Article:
After Zaza Pachulia – a limited role player – narrowly missed starting the 2016 All-Star Game, the NBA revamped its system for picking All-Star starters. Fans no longer got full autonomy. Instead, the fan vote counted 50% with media and players each got their own 25%.
The new formula came just in time. In 2017, Pachulia finished second among Western Conference frontcourt players in fan voting. But he ranked just 12th in the player vote, and no media voted for him. What would have been Pachulia’s starting spot went to Anthony Davis, who finished fourth in the fan vote. Of course, coaches didn’t pick Pachulia as a reserve, either.
The NBA had ended an era.
No more Allen Iversons and Kobe Bryants cruising into All-Star berths well after their primes. No more Yao Mings rendering All-Star debates meaningless with a massive hunk of votes from China. And definitely no Zaza Pachulias making a mockery of the process.
But yes to Andrew Wiggins.
The surprise name among the 2022 All-Star starters, Wiggins broke through a setup seemingly designed to block popular-vote candidates like him.
Wiggins is the first All-Star starter selected under the new voting formula who might not have been a reserve otherwise. That’s really the crux of the intrigue. After the All-Star draft, nobody really cares who started or came off the bench in the exhibition. All-Star selections, not starts, shape legacies.
Fans are generally considered the least-credible All-Star-voting bloc. Even by other fans, a large majority of whom voted for someone other than Wiggins. If Wiggins “stole” a spot that “should” have gone to someone more deserving, people care.
Not only did the media pick Gobert over Wiggins by a 65-4 margin, the media voted Green over Wiggins 20-4. Players also voted both Green and Gobert ahead Wiggins.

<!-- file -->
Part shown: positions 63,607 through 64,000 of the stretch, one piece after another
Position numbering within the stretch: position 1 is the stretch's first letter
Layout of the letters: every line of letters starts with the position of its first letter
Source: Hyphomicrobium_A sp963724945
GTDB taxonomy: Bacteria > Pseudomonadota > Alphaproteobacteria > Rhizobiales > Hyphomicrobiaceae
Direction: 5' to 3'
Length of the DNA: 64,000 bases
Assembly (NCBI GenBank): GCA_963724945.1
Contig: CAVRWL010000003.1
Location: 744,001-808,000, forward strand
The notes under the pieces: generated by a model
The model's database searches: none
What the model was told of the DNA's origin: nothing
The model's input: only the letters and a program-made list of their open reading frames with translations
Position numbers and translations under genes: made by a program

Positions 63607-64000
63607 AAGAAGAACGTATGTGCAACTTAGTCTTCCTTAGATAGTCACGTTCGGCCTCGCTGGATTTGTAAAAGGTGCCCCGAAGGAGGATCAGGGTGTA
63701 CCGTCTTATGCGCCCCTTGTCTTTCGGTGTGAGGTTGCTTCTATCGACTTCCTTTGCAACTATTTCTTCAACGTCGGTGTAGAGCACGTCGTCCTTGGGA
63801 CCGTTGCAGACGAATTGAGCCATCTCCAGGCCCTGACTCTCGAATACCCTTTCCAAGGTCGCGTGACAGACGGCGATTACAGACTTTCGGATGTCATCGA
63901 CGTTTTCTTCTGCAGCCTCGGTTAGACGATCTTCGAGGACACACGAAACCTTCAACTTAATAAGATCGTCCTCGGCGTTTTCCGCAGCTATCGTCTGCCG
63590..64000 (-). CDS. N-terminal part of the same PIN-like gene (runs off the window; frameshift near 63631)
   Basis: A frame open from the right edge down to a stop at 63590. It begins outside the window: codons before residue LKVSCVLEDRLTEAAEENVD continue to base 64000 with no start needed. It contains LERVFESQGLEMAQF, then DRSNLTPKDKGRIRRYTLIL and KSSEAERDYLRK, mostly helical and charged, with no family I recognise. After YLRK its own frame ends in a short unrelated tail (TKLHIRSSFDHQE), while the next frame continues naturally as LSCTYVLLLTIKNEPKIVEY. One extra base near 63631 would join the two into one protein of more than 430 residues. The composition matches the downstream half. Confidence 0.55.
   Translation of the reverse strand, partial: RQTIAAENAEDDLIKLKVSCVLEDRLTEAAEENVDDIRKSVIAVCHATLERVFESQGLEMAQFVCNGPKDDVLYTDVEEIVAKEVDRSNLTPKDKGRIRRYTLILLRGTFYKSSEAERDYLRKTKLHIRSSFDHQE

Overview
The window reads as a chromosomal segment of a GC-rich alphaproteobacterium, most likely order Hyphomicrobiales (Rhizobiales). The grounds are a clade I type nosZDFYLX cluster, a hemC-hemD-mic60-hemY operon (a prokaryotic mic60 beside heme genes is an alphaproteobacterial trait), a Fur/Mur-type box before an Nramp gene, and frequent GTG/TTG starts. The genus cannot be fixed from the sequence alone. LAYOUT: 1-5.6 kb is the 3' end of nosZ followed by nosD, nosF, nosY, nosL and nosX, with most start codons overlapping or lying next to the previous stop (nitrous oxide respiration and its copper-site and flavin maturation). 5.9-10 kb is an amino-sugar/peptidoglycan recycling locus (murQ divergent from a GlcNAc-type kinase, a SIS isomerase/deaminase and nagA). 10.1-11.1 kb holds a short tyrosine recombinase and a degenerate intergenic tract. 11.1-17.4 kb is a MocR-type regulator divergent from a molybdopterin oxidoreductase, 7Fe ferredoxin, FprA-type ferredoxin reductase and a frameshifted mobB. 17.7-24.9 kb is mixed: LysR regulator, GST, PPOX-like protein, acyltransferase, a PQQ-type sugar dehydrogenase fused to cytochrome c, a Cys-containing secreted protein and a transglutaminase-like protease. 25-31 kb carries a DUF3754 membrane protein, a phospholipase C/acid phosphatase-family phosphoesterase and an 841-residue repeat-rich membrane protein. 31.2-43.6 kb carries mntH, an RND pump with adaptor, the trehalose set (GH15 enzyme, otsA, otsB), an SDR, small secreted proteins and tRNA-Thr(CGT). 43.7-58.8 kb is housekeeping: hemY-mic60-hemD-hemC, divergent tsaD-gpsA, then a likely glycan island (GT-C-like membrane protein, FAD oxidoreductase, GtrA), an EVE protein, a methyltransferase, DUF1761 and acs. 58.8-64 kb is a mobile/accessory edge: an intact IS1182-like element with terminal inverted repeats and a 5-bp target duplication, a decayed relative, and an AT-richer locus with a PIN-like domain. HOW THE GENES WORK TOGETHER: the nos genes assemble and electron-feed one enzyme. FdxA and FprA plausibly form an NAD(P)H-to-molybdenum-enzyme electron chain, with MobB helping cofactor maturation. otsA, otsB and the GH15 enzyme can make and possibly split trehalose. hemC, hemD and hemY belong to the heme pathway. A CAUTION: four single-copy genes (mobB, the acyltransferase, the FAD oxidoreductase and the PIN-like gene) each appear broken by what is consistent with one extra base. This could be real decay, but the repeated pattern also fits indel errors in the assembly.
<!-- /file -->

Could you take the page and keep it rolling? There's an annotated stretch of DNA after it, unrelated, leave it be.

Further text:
But fans get the most sway, and only the rank within each category matters. Degree of difference doesn’t.
With four media votes, Wiggins ranked sixth in the category – only two spots behind Gobert and one spot behind Green. Wiggins ranked fifth with 46 player votes. Those passable showings cinched Wiggins’ All-Star spot.
We’ll never know whether Wiggins would’ve been named a reserve by Western Conference coaches (whose selections are deemed credible). LeBron, Jokic, Green, Gobert and Timberwolves center Karl-Anthony Towns look most deserving. That leaves one West frontcourt spot that could have been up for grabs.
Wiggins would’ve factored into a debate that included Lakers big Anthony Davis, Pelicans forward Brandon Ingram, Suns center Deandre Ayton, Mavericks big Kristaps Porzingis, Timberwolves forward Anthony Edwards, Grizzlies wing Desmond Bane, Clippers wing Paul George and the possibility of considering Mavericks guard Luka Doncic, Suns guard Devin Booker or Jazz guard Donovan Mitchell a forward.
Instead, Wiggins just claims his All-Star berth now.
Mostly thanks to fans.
A few other observations from the All-Star starter voting:
- The other contested race: Eastern Conference guard next to the Bulls’ DeMar DeRozan. Fans and media preferred Hawks point guard Trae Young, who got the nod. But players gave the edge to the Bulls’ Zach LaVine.
- In the final race that at least could have presented a little drama – Western Conference guard next to the Warriors’ Stephen Curry – Grizzlies guard Ja Morant swept second place among fans, media and players.
- What a rough year for Lakers guard Russell Westbrook. Ranked sixth by fans, he received just three player votes – 26th at his position. D.J. Augustin got four player votes.
- Though never cracking the previously released leaderboards, Lakers guard Malik Monk finished 10th in fan voting at his position. He got six player votes, for what it’s worth.
- Players showed plenty of faith in a few of their young peers. Hornets forward Miles Bridges (ninth among fans, no media votes) ranked fourth at his position with 46 player votes. Cavaliers guard Darius Garland players (ninth among fans, two media votes) ranked fifth at his position with 45 player votes. Suns center Deandre Ayton (10th among fans, no media votes) ranked sixth at his position with 42 player votes.
- The No. 60 pick in last year’s draft, Georgios Kalaitzakis really took Mr. Irrelevant to the extreme. Kalaitzakis, whom the Bucks waived in December, is record as having zero media votes, zero player votes and zero fan votes.
Here’s each players’ rank in all three categories (number of votes in parentheses). The ranks were added, with fans counting double, then divided by four to produce a “score” for selecting starters. Fan vote served as tiebreaker.
Eastern Conference guard
Eastern Conference frontcourt
Western Conference guard